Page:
Lesson teaching

The trail’s long sometimes. Getting out of the shower is usually cold. There isn’t always a drink to quench your thirst.


These are lessons I’ve been trying to teach Kalista in recent days – lessons as painful to learn as they are to teach.


Recently I discovered having Kalista ride her bicycle alongside me as I jog is a good way to kill two birds with one stone: I get my exercise without having to find a 30-minute babysitter and we get quality time together. (I’ve also imagined this is a good way to introduce a physical activity regimen that will stay with her throughout life.)


We chat the entire way, for the most part, and she gets better at riding her bicycle. She’s pretty bad at it now. Lately, though, I’ve picked up on something else she’s learning: life can be a big pain in the ass sometimes.


The first night we did this, she seemed great. I circled around her when she’d get too far behind and sprint past her when she went ahead. Sure, I had to stop a few times to walk her bike off a curb or over some rocky terrain, but it was never a nuisance because she was doing all she could to keep up.


She was trying.


Three days later, I’m ready to trade my running shoes for a secondhand Rascal Scooter. The child lost her devotion to persistence. She falls over with her training wheels, can’t stay on the trail and stops for water every 100 meters. Worst of all, she carries our water bottle in the basket on the front of her bike – and it’s empty by the time I need a drink. If I’m lucky, there will still be an ounce or two of lukewarm hydration held by a bottle surrounded by pine needles and dirt from falling out of the basket during a slow-motion bike wreck.


That’s only been the case one time, though. Usually it’s just empty.


I have consequently taken the “deal with it” approach. Daddy running too fast? Deal with it. Fire ants marching up your ankle after your third fall of the ride? Deal with it. Out of water? Deal with it. Crater half-full of jagged pavement pieces? Deal with it. I have been turning up the .mp3 and tuning it out when these problems come her way.


(Don’t worry, folks – she never gets more than 50 yards behind me.)


I turn and yell to her as she’s struggling to keep pace. “Come on, now. Let’s go. Jim Kelly once threw for 200 yards and two touchdown passes in the second half with a concussion.” I don’t go back to her unless it looks like she might be injured.


This mentality came from my dad, who pretty much did the same thing with me. I loved doing things with him but hated the amenities: if I got thirsty, I had to find a garden hose; if I had to pee, I did in somewhere that wasn’t private; and eating dinner was out of the question – there were sandwiches at home waiting to be made on heels of crappy bread.


I was younger than 6 when this began. Actually, this never “began” at all – my entire childhood was marred by my soybean farmer dad’s unspoken desire to prove children could work through dehydration by not being pansies.


You know those kids whose dads were doctors? Yeah – I wasn’t one of them.


Still, though, it’s as tough a lesson to teach my child – the lesson that life isn’t always fuzzy socks and scented candles – as it is for her to learn. She seems to me nothing more than an infant – a middle-age zygote, perhaps. I don‘t know how she’s already 6. Do I have to start teaching her life will go on whether she’s ready or not? Do I have to reveal life will leave her in its despicable dust if she’s prepared to wait for water?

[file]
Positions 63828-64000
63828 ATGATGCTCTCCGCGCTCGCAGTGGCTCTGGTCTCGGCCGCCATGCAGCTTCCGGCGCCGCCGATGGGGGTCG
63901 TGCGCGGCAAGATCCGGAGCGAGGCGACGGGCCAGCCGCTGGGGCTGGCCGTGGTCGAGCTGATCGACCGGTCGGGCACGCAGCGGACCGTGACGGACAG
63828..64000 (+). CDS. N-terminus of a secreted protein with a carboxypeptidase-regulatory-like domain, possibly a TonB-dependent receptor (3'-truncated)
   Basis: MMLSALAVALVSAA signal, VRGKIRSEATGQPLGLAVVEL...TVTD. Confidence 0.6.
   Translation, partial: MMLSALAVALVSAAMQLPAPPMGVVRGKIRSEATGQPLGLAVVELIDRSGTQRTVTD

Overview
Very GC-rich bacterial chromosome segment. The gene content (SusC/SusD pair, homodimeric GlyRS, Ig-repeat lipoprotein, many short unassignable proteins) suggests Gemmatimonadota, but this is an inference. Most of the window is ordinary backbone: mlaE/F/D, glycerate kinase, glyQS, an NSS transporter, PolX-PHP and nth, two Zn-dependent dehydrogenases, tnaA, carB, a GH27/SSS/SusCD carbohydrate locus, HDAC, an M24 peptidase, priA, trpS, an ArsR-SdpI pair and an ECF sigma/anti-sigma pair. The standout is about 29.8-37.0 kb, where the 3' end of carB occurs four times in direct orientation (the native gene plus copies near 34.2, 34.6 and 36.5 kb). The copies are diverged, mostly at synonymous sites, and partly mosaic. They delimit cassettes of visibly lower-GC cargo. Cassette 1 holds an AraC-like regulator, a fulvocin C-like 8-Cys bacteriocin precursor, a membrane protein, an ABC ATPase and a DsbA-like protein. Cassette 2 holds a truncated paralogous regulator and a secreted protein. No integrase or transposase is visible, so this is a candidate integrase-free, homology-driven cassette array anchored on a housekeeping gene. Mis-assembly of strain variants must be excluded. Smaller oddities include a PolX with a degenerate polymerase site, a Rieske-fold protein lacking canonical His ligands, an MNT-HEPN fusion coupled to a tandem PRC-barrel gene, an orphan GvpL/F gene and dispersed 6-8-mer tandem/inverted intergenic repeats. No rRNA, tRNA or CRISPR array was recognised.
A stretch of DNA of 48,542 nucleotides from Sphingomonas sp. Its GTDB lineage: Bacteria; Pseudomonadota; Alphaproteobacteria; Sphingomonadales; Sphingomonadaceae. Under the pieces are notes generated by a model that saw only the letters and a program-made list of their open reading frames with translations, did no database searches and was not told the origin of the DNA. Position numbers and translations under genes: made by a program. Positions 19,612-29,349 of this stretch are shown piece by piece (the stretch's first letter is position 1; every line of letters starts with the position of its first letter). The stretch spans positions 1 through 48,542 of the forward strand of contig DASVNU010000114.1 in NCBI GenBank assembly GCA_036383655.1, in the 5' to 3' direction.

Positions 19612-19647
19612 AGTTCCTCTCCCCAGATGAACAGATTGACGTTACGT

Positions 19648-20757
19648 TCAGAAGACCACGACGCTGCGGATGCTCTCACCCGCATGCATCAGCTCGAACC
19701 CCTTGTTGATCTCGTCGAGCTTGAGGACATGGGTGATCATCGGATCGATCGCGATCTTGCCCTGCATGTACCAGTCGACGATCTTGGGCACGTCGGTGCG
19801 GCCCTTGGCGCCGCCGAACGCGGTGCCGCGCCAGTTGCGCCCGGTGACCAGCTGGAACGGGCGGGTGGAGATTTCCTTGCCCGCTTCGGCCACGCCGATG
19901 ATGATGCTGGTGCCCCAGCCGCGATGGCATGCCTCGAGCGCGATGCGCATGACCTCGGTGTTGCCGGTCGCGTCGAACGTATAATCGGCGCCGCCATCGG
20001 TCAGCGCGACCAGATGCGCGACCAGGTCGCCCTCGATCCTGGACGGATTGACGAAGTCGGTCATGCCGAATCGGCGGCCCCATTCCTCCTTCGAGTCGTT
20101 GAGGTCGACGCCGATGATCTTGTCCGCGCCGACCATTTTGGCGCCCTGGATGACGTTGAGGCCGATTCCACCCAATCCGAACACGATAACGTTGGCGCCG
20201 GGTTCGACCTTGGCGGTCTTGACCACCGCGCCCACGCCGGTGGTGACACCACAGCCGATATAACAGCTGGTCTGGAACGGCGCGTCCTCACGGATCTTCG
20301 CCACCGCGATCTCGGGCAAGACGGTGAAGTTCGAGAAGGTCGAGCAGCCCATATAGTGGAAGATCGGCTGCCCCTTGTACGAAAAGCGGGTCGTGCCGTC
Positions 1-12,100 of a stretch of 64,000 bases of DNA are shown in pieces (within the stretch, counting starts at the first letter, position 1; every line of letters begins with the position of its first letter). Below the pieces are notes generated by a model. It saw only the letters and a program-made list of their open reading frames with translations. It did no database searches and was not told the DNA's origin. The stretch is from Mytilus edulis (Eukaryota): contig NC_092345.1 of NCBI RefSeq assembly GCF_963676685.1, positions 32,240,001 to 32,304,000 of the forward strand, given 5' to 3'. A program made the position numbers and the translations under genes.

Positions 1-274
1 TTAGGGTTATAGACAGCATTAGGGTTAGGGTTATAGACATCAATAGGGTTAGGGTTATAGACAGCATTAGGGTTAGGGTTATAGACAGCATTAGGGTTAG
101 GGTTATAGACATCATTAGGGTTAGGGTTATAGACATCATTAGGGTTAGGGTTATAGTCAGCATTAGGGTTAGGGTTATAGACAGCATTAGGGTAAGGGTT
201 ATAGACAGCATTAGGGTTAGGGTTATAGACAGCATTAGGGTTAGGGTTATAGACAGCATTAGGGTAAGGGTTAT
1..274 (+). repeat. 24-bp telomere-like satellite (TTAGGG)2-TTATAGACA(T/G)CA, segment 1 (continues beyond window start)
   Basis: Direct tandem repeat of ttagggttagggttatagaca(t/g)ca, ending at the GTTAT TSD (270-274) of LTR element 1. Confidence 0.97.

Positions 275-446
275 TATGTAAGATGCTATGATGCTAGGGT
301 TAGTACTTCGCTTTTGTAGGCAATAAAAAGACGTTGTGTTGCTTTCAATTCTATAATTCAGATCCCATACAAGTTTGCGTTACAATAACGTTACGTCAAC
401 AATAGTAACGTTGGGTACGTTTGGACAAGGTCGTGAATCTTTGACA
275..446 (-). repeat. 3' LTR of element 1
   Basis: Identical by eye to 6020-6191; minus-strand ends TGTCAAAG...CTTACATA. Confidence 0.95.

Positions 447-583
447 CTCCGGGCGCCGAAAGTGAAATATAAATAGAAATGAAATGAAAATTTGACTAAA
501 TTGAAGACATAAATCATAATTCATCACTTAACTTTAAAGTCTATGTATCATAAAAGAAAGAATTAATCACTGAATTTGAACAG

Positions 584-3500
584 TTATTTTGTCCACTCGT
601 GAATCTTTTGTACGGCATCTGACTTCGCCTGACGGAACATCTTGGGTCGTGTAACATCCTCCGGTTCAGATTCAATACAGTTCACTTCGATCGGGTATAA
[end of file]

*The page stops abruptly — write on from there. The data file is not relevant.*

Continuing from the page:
Of course. Yes, I do. For if I never take my hand off her seat, she’ll never learn to ride a bike – even if that means watching her fall. Come on, Dad – she has a helmet and we’re not practicing on a freeway – what life-threatening injury could she possibly incur?


Same with keeping up with me on her bike, feeling cold air after a bath or needing a drink when it’s hot … life can be a really big pain when it doesn’t give you special treatment. Life has this annoying, ho-hum way of going about its business with or without you.


Life can be such a jerk sometimes and you can resent it – if you choose to spend your time that way.


But tonight – after our run/ride, once the sun had gone down and following the drying of Kalista’s tears – my daughter and I sat on the tailgate of my father’s truck to discuss some things. I told her it wouldn’t always be this way. I said these lessons will make sense someday and she’ll eventually live them without even knowing it. I reminded her I loved her as our feet dangled from the bed of the truck.


“When I’m 16, I want to still live with you and do this every night, Daddy,” Kalista said, resting her head on my shoulder. “I always want to be your girl.”


I knew then I was doing the right thing. My daughter cried tonight as she waited for me to come to her rescue on a trail meant for adults. I never came, certain it taught the lesson she needed but hating my decision – unbeknownst to her, of course – all the while. She cried due to a position I’d put her in; I did nothing to help her. My god, it was difficult.


But she knew at the end of the night I still loved her. She knew she’d survived; she knew she could endure more than she’d been giving herself credit for.


She knew life is a beautiful ride.


And her father loves her.

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3 Responses to Lesson teaching

  1. Meg says:

    If your email address wasn’t so odd and it wouldn’t be seen through my work server I would email you. Anyway, you don’t post enough. And I’m sure you will hate my grammar and punctuation and spelling… but you will get over it. Just like I got over all the times everyone was mad because I painted my name on your truck.

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